Our Clan Home
Redwood Castle (Caislean Choillte Rua) is a Norman castle in Lorrha, County Tipperary.
The castle was built by the Normans around 1200 AD, and was occupied by them until c.1350, when the Mac Aodhagáins were installed on the lands.
As hereditary Brehons or lawyers, the clan established a school of learning here, which was patronised by the family for several hundred years.
The castle was enlarged and renovated several times, with considerable work in 1350 and 1580.
Aside from the original thick stone walls, the building demonstrates some architectural features common to Irish fortifications of the period (including a Murder-hole), and some less common features (including a Sheela na Gig).
The castle remained under continuous occupation and ownership by the MacAodhagain families until it was confiscated and burned at the time of the Cromwellian conquest c.1650.
The site remained in ruin, with only the thick exterior walls standing, until Michael J. Egan, a Mayo lawyer, purchased and renovated the building in 1972. While the castle remains a private residence, terms of the Department of Finance Heritage/Cultural Tax Relief mean the castle is open daily to the public. The castle has hosted several Clan rallies in recent years.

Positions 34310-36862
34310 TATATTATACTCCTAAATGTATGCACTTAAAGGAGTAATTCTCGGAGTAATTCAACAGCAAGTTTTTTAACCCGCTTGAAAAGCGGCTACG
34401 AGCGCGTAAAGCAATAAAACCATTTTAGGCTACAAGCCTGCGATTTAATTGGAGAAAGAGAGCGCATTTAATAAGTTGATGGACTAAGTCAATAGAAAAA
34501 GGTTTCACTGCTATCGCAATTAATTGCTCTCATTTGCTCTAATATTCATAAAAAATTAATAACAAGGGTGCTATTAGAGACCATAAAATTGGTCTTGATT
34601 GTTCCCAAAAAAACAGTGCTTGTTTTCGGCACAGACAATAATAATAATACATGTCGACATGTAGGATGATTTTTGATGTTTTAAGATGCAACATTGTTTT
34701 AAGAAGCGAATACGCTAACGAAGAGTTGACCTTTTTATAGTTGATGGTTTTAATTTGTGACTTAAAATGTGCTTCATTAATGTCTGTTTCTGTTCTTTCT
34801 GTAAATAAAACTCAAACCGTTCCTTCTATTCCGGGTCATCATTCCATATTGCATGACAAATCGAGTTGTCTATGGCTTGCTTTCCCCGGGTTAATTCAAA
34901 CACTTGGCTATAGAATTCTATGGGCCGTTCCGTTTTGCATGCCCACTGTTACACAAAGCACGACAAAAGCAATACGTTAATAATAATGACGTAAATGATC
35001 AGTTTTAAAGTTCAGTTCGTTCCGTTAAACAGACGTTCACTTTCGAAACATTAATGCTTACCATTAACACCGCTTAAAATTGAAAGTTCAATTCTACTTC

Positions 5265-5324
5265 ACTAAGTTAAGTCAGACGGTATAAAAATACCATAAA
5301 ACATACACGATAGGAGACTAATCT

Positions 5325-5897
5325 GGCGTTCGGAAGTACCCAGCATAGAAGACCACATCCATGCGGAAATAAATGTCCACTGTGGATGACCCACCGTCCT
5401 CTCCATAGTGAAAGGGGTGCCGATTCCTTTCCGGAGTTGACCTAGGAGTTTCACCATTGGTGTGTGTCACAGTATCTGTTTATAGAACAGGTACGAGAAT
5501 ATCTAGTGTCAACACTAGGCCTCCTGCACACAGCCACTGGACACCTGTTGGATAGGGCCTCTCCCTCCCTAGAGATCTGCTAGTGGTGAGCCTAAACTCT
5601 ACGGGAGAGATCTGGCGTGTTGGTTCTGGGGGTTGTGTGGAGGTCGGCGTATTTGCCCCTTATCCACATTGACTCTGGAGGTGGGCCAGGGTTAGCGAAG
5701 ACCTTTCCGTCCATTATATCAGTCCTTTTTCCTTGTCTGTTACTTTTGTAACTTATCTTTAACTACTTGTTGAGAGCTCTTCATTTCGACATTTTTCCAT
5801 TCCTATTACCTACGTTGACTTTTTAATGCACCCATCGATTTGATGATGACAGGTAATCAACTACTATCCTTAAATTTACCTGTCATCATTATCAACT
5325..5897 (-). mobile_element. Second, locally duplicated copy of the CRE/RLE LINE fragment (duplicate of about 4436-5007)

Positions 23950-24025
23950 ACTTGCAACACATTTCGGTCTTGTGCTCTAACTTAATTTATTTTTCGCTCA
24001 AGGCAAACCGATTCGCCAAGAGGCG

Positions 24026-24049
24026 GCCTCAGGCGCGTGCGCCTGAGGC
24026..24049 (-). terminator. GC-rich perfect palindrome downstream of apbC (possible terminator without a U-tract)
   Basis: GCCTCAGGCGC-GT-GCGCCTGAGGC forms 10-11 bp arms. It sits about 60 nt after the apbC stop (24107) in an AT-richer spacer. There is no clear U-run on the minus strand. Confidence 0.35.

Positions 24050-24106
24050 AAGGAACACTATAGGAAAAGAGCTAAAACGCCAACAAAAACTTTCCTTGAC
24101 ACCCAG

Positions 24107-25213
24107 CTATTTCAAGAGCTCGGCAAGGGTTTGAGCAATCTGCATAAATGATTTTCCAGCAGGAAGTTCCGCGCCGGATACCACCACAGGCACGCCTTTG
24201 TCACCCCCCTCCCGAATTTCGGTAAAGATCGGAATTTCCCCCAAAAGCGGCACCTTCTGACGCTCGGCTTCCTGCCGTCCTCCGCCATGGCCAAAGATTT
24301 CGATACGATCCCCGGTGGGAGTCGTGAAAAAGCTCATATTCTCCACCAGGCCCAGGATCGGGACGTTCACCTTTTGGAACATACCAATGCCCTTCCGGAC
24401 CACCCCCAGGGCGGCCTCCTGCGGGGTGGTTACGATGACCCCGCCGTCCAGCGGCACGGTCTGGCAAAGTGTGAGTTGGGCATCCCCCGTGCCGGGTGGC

Redwood is a complex structure made up of two main sections. Firstly, there are a series of main chambers stacked one above the other that form the core of the tower house. These are accompanied by a series of smaller ancillary rooms at the front of the building, which were used as bed chambers.
This layout may seem fairly straightforward but it is complicated by each room being on different levels. While we normally think of castle walls as thick and strong for defensive purposes, they were in reality riddled with passageways and staircases that served the larger rooms inside. Irish castle builders generally made very economical use of walls for domestic purposes rather than military strength, meaning that castles were far less impenetrable than they appeared.
A series of defensive features on the exterior such as battlements and machicolation were instead used to convey a certain military bravado to those who approached the castle. The occupants of these castles were aristocratic warriors who participated in an ancient martial culture, and castles played an important part in dramatising and expressing their identity.